Who isn’t intrigued by the surprise inside of Cracker Jacks? There is something to be said for the element of mystery, especially if it involves exclusives from designers.

Neiman Marcus is a luxury retail brand using the mystery box promotion to promote high-end designers and exclusives. It fits their target segments. Another critical success factor is that their mystery box is limited time/quantity promotion. Not the same thing as Walmart’s “Goodies.”

The challenge in today’s retail is that once an offer hits the market, the internet is flooded with clones. The question is … who is doing the “curating” … and do I trust the value of what they might select?

Robert DiPietro
Guest
7 years 1 month ago

I think the mystery box space is limited. Consumers like surprises but only if it has clear value vs cost.

I do think the subscription business model for retailers has a huge upside. Customers will pay for something to auto ship every month if they know what is coming and the surprise should be just that.

I subscribed to Goodies.co and the value wasn’t worth $7/month. As someone who loves retail I felt that Walmart was making money on the customer and probably charging the vendor for the samples. A snack pack of fig newtons, granola pack, and aloe drink is not worth $7.

Mel Kleiman
Guest
7 years 1 month ago

Great opportunity as long as the value is in the box. If the buzz ever goes bad, than it is going to have a very major impact on the brand that will far outweigh any profit or positive response generated.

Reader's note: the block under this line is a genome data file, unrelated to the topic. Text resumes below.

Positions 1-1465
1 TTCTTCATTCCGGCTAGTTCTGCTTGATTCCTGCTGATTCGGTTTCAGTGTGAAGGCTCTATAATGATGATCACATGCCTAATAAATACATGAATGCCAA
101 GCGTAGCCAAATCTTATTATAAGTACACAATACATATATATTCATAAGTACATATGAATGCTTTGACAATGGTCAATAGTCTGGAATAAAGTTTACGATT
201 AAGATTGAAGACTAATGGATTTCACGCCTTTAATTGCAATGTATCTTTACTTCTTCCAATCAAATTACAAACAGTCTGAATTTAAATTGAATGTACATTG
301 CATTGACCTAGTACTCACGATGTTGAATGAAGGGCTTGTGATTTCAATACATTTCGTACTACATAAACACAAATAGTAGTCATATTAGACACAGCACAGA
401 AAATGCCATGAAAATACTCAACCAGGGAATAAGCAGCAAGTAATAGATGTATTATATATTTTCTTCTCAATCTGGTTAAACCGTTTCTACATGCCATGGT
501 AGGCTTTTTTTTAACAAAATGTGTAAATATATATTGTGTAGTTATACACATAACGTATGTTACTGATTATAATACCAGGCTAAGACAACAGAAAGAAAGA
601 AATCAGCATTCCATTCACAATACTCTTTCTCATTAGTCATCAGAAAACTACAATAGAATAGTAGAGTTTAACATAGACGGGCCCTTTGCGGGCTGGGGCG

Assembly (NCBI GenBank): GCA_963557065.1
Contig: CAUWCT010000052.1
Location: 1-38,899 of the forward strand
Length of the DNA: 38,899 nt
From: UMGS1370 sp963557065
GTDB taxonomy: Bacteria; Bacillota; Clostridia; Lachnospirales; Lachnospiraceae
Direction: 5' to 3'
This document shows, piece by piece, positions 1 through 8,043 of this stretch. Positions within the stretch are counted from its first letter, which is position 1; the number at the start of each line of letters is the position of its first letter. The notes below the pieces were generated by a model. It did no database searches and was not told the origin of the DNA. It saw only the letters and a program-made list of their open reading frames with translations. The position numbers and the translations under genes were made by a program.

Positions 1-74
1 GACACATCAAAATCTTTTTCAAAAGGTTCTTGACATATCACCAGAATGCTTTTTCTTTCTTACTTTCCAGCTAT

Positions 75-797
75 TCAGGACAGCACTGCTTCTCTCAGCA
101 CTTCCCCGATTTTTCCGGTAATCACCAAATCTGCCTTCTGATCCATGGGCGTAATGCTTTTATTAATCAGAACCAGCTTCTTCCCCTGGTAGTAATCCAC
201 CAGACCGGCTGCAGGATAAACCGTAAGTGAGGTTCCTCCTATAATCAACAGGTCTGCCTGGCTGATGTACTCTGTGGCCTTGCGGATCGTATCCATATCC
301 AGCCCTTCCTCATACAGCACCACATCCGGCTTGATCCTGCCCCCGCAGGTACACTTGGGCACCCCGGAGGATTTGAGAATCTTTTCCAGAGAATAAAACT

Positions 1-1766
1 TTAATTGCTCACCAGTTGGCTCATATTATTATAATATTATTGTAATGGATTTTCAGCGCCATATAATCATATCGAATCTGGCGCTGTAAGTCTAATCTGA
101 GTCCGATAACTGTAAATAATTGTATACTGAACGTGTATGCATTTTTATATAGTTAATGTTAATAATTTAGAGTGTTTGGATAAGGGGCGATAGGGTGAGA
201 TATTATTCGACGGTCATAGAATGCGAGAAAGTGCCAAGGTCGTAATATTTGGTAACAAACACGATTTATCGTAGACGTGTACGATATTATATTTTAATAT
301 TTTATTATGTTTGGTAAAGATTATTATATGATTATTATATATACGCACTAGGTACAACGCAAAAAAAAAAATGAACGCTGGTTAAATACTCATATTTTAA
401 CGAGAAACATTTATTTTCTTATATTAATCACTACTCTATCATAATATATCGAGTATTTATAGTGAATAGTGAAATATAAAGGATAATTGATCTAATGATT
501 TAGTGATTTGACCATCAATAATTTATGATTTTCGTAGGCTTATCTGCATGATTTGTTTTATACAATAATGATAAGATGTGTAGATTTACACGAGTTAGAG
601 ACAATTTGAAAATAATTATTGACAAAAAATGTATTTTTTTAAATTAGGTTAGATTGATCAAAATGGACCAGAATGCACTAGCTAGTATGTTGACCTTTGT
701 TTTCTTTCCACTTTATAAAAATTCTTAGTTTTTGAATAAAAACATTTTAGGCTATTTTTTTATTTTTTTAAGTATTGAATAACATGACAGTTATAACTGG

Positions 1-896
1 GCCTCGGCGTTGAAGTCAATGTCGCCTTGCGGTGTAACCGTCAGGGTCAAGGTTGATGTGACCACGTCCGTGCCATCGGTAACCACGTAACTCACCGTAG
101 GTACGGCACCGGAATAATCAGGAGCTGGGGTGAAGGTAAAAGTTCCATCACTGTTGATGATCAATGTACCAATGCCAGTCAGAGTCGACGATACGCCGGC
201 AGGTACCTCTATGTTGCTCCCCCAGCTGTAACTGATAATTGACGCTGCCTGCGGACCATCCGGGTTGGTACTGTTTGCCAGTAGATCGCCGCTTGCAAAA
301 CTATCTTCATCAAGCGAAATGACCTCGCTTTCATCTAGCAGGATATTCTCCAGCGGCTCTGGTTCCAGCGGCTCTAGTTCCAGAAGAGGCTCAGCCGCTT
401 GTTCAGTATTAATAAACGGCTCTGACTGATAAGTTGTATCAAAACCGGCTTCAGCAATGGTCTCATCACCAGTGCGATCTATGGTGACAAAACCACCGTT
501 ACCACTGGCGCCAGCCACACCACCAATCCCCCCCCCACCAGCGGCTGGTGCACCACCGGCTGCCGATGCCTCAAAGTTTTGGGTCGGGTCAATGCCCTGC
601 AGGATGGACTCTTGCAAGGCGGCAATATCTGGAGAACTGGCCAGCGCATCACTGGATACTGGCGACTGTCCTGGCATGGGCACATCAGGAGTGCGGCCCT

Ed Dunn
Guest
7 years 1 month ago

Mystery boxes have been an great social network success story for e-commerce operations:

1) Promote the mystery box on Facebook or Pinterest. Show what could be in the box. Announce the release of the mystery box once 1000 likes, shares or comments are generated.

2) Activate the box on social networks and web site. A gigantic rush to the e-commerce web site will occur and a nice opportunity to stress test the web site for high-volume use.

3) Winners will brag on social networks what they received in the mystery box. Winners will interact with each other guessing the shipping weight of the mystery box to figure out what to expect in the box.

4) Winners also appear on YouTube unboxing their mystery box and have an exciting and surprised look on their face as they unveil each item.

Mystery boxes are an excellent marketing tool for e-commerce operations and would work well with social-savvy fashionistas.